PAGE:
13. gomestar

    gomestar Well-Known Member

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    Correct, though Cornell does still have colleges that are publicly funded. But it's nonetheless a private school.

    Cornell's are only partially funded by the state, they're still privately owned and operated. It gets complex, I had to learn a bunch of this shit when I worked in admissions. NY State seems to have cut their funding quite a bit over the last few years so Cornell has had to boost private funding quite a bit.
     
  14. gomestar

    gomestar Well-Known Member

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    Well from what I've read a 'state school' is a "colloquial term for a state university." Since the University of Connecticut is not a part of the Connecticut State University System (which is comprised of WCSU, ECSU, CCSU, & SCSU) that would mean that it is in fact not a state school.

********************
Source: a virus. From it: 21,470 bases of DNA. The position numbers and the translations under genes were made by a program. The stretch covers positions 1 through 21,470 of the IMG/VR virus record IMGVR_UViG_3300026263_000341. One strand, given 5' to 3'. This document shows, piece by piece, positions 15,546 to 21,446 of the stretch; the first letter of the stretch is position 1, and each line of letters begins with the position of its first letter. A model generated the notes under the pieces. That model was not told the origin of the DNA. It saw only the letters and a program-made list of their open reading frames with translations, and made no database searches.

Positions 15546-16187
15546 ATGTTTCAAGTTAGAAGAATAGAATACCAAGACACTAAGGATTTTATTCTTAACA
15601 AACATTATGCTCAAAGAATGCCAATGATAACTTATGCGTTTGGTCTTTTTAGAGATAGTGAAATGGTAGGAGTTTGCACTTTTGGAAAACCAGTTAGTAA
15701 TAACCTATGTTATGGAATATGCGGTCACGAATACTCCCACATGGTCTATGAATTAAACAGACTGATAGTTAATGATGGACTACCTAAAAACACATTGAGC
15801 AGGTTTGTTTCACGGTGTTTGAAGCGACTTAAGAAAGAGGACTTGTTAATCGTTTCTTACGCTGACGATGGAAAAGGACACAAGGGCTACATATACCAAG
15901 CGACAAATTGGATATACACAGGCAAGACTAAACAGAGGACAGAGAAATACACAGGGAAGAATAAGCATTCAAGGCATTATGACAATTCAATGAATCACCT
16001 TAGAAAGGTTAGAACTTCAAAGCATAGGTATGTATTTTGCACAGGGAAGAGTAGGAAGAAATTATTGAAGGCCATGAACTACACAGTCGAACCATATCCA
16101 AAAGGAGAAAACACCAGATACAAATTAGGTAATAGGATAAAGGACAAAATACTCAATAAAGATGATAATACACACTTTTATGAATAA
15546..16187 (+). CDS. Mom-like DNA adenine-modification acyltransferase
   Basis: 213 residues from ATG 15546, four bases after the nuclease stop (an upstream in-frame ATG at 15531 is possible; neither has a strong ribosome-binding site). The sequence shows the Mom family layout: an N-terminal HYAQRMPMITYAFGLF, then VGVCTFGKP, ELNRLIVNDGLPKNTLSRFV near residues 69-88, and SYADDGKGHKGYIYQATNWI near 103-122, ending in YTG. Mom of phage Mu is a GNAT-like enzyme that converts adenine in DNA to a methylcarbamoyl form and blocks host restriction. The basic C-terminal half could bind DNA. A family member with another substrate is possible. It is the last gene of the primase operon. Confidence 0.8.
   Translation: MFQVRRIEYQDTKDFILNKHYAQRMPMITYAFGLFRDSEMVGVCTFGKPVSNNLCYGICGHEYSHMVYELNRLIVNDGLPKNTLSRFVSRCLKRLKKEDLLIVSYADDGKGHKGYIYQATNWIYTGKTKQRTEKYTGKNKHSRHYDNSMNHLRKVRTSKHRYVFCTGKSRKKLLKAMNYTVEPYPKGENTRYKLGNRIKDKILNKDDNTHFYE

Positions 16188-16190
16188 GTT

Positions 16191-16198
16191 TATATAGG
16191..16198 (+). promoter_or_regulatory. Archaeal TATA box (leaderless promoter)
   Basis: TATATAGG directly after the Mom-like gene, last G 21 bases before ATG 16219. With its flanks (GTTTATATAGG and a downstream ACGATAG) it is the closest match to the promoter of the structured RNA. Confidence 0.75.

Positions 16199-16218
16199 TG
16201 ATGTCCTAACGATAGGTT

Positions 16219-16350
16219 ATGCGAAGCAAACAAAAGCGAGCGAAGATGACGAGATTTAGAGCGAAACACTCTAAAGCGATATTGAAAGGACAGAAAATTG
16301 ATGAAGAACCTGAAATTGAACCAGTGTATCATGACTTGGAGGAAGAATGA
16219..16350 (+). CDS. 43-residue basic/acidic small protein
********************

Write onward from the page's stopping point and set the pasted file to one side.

http://en.wikipedia.org/wiki/List_of...e_universities
     
  15. crazyquik

    crazyquik Well-Known Member

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    Land-grant universities were created by the Morrill Act, which was 1864 or something like that. They tend to be the oldest and most prestigious public unis, with notable exceptions. Land-grant universities are public universities.